The Ambassador Of Country Music Marty Stuart Brings The Honky-Tonk Sound To the Pee Dee

This appeared on - April 27, 2014

 Before he became one of, if not the, most respected curators and representatives of traditional country music, Marty Stuart was living the life backing up one of the genre’s true titans, Johnny Cash.

While on tour in 1983, Stuart was looking to earn his road stripes.

Another face on country and rock music’s Mount Rushmore, Jerry Lee Lewis, was happy to oblige.

So after the two went at it for about 48 hours — carrying on, as your grandmother might politely put it — Stuart crashed in his hotel room.

Some 30 minutes later, a rap came upon his door. There, standing with his shirt off, was Lewis.

And he was covered in chocolate cake.

Naturally, like any man doused in delicious confection, The Killer only asked Stuart for one thing.

“He asked if he could borrow my fiddle,” Stuart said with a laugh.

It was the first and last time he saw Lewis covered in dessert. It was also the last time he saw that fiddle.

No hard feelings, though, because “Uncle Jerry,” as Stuart lovingly calls him, is part of the large extended country music family that Stuart has gathered in his four-plus decades in the business.

He turned professional at the ripe old age of 12, playing with the Sullivan Family, a bluegrass-gospel group. The following year, he became a member of The Nashville Grass, the backup band to the legendary Lester Flatt.

He was 13 at the time, a teen on his own in the bright lights of Nashville, Tenn. So wherever Flatt went, Stuart was by his side, meeting the likes of Earl Scruggs, Bill Monroe and Emmylou Harris.

The tutelage of those early days helped shape an appreciation for traditional country music that Stuart, 55, has carried with him for the rest of his career.

Not only does that love flow through his music but his home as well. A renowned historian and archivist, Stuart has the largest known country music collection of its kind in the country, featuring artifacts and photographs from Willie to Waylon and pretty much everyone in between.

He’s also married to one of the first ladies of country music, Connie Smith.

“I love the roots of country music,” he said. “That other stuff comes and goes, but the roots never change. My flashlight turns to authenticity. I love traditional country music and how it speaks to my heart.”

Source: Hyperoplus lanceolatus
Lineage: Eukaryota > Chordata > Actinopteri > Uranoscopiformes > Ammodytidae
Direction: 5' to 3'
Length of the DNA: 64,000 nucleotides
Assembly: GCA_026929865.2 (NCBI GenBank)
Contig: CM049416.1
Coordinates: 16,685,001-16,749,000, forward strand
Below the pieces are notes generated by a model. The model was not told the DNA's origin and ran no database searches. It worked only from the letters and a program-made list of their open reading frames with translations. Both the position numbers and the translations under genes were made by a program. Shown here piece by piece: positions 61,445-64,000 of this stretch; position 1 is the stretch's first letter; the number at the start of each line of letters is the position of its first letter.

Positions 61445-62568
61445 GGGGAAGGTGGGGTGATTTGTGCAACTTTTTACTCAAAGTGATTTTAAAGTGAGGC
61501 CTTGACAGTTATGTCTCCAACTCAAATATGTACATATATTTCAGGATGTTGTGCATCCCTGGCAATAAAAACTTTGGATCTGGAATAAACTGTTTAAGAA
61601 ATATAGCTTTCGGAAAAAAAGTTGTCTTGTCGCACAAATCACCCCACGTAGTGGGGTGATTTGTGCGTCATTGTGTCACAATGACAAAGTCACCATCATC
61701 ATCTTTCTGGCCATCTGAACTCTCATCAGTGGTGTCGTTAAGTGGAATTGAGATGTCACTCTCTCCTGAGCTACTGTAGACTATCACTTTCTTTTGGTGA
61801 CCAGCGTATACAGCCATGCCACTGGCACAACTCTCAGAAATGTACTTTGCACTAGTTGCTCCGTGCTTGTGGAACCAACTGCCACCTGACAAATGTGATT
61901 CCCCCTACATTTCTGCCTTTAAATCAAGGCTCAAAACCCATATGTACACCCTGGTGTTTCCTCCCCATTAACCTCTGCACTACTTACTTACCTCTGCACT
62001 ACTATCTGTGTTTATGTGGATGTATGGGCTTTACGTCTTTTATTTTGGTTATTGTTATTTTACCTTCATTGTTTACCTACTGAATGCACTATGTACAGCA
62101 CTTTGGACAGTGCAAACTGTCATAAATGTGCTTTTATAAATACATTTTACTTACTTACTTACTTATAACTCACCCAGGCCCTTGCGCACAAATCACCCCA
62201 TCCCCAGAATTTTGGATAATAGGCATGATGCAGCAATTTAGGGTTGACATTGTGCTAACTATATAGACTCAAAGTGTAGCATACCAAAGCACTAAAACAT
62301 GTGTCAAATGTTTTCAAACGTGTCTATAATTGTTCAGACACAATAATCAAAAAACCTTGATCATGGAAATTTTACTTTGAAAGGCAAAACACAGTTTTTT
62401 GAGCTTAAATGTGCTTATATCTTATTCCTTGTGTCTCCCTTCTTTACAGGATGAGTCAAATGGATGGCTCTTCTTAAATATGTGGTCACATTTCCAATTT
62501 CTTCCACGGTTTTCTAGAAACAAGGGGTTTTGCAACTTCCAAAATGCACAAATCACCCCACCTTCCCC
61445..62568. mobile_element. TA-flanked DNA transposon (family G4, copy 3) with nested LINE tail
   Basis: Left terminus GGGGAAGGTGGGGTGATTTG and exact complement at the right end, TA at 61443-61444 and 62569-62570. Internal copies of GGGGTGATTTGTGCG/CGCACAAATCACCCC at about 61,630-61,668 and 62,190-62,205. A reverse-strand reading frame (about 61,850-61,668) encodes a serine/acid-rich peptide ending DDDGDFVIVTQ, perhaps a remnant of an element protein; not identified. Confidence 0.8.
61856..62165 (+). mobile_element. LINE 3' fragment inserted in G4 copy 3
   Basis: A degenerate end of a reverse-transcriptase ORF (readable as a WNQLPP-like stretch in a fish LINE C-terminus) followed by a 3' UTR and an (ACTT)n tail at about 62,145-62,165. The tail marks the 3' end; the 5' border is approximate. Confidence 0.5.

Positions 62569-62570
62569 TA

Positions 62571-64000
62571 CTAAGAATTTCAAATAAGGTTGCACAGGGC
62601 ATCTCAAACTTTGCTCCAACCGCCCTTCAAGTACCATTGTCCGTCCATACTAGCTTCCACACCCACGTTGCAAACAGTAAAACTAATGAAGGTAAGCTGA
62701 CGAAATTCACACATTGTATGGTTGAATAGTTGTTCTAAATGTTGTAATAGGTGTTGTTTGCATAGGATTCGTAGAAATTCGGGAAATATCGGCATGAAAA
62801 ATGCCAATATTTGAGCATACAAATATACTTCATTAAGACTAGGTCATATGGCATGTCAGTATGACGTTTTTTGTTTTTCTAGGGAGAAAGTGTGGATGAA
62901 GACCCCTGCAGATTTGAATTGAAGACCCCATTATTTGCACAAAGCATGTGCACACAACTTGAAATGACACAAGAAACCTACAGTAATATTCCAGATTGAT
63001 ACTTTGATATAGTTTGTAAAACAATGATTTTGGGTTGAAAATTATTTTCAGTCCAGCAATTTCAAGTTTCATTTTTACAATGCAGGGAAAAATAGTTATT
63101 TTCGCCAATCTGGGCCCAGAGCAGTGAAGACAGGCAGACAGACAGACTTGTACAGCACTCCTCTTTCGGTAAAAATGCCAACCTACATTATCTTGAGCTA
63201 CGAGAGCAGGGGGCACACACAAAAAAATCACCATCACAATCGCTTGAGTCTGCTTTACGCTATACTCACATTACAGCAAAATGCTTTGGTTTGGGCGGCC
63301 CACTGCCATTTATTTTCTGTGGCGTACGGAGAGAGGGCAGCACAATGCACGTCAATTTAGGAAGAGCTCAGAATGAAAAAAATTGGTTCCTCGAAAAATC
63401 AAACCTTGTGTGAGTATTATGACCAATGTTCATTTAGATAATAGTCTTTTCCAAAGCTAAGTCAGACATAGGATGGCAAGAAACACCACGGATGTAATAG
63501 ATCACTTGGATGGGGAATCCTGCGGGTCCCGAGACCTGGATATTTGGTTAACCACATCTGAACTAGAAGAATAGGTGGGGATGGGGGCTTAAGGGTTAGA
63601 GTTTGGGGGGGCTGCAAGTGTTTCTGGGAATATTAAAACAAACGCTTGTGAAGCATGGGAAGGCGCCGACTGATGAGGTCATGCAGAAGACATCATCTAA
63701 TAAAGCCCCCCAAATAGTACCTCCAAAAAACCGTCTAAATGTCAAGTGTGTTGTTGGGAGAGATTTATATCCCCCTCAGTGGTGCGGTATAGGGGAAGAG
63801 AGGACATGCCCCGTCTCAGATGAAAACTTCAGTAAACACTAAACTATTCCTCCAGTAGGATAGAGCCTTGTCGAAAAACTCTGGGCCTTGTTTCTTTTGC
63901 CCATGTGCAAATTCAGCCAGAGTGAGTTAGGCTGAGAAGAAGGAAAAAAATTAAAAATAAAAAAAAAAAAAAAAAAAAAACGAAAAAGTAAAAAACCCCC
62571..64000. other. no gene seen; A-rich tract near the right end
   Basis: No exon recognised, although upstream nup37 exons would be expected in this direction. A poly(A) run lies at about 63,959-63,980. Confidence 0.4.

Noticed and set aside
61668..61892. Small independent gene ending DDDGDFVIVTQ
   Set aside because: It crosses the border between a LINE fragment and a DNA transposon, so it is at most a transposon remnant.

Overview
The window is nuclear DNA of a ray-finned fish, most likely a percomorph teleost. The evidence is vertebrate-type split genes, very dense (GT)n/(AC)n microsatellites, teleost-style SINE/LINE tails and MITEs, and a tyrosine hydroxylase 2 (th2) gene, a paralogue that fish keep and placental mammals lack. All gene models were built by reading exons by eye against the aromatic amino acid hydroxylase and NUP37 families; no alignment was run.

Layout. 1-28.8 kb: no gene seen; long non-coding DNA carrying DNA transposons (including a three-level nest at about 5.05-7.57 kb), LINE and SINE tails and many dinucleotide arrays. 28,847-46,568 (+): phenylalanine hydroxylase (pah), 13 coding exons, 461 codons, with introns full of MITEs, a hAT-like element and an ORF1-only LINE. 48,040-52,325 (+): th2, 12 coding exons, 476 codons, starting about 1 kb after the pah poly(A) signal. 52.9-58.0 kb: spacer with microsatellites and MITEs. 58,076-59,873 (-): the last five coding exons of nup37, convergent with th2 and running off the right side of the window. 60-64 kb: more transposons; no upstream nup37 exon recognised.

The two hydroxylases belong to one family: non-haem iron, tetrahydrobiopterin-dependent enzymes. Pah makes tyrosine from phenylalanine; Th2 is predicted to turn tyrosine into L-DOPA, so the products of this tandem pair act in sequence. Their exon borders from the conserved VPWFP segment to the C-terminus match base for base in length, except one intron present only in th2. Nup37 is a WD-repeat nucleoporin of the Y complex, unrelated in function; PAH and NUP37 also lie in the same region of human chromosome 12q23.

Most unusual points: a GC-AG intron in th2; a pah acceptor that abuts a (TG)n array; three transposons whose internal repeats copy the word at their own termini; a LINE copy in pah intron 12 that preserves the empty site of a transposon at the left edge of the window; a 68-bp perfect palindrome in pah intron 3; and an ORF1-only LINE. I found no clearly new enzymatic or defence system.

Stuart will bring some of that foot-stompin’, honky-tonkin’ country music with him Saturday when he performs at the Francis Marion University Performing Arts Center.

He said Florence is catching him and his band, The Fabulous Superlatives, at a prime time.

“We’re hotter than a firecracker right now. The sky’s the limit for us,” Stuart said, referring to his two records coming out later this year as well as his top-rated show on RFD-TV that harkens back to the variety country music shows of yore.

“We’ll play a lot of the old favorite songs Saturday, but we’ll also kind of see where the breeze takes us,” he said.

After leaving Cash’s band in the mid-80s and embarking on a successful Grammy Award-winning solo career, Stuart put together the Fabulous Superlatives, consisting of “Handsome” Harry Stinson, “Apostle” Paul Martin and axman extraordinaire “Cousin” Kenny Vaughan.

Cash was long associated with the Tennessee 3, and Buck Owens had his Buckaroos. Stuart said The Fabulous Superlatives will be the band that will be talked about for years to come.

“They live up their name,” he said. “They’re statesmen. They’re the band of a lifetime.”

Stuart said playing in a performing arts center is career-affirming, accomplishing a goal he had in mind when putting together the Superlatives about a decade ago.

“When I put together the Superlatives, we wanted to get country music accepted as an American cultural art form along with dance, ballet and the like,” he said. “The fact that we are playing your Performing Arts Center tells me we are doing something right.”

By Matt Tate

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